Most common animals have the luxury of being given common names such as "Least Weasel," "Red Fox," "Snowy Owl," or even "Giant Forest Hog." These names are related to how these animals look or where they live, and are thus easy to remember.
Unfortunately, a lot of rare animals discovered by science fairly late are given obscure and irrelevant names like "Przewalski's Horse," "Baird's Beaked Whale," and "Dice's Cottontail." Although it may seem that these animals were named after the scientists who discovered them, this is not the case - most often, they are named after famous people (often biologists) chosen by the discoverers. These names may be meaningful to the biologists who named them, but they aren't very descriptive of the animals that they describe. Even worse, this rather meaningless trend continues as scientists discover new animals and try to select appellations of a similar note.
Luckily, it seems that, at least in some groups, these sorts of names are falling out of favor; at any rate, sometimes we have other options to use when talking about these animals. For example, the Prezewalksi's Horse is sometimes called the "Asian Wild Horse" or "Mongolian Wild Horse;" in older days it was sometimes known as the "True Tarpan" or "Mongolian Tarpan." The Baird's Beaked Whale is sometimes grouped together with the very similar "Arnoux's Beaked Whale" and called the "Giant Beaked Whale." These latter names are much better and more interesting.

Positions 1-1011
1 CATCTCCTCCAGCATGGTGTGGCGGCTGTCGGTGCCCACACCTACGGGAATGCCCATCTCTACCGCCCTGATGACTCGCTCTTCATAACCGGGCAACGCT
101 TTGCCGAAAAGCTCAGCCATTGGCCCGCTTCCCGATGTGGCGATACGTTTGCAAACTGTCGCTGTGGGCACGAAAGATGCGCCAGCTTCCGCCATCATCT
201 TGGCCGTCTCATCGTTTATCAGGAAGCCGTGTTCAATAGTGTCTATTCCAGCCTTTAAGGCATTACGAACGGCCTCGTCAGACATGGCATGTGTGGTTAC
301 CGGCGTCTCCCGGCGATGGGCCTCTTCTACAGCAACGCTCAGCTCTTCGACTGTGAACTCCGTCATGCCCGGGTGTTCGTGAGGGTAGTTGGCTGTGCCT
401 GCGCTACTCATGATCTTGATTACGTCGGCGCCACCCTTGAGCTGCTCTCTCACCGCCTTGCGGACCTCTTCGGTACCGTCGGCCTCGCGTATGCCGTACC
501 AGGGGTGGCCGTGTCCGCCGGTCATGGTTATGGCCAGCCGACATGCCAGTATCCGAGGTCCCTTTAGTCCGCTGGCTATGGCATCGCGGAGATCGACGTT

On another note, when including such animals in a CRPG (such as Dungeon Craft), these more descriptive common names can be useful, as it would make little or no sense to have your adventurers encounter a "Baird's Beaked Whale" or "Prezewalski's Horse."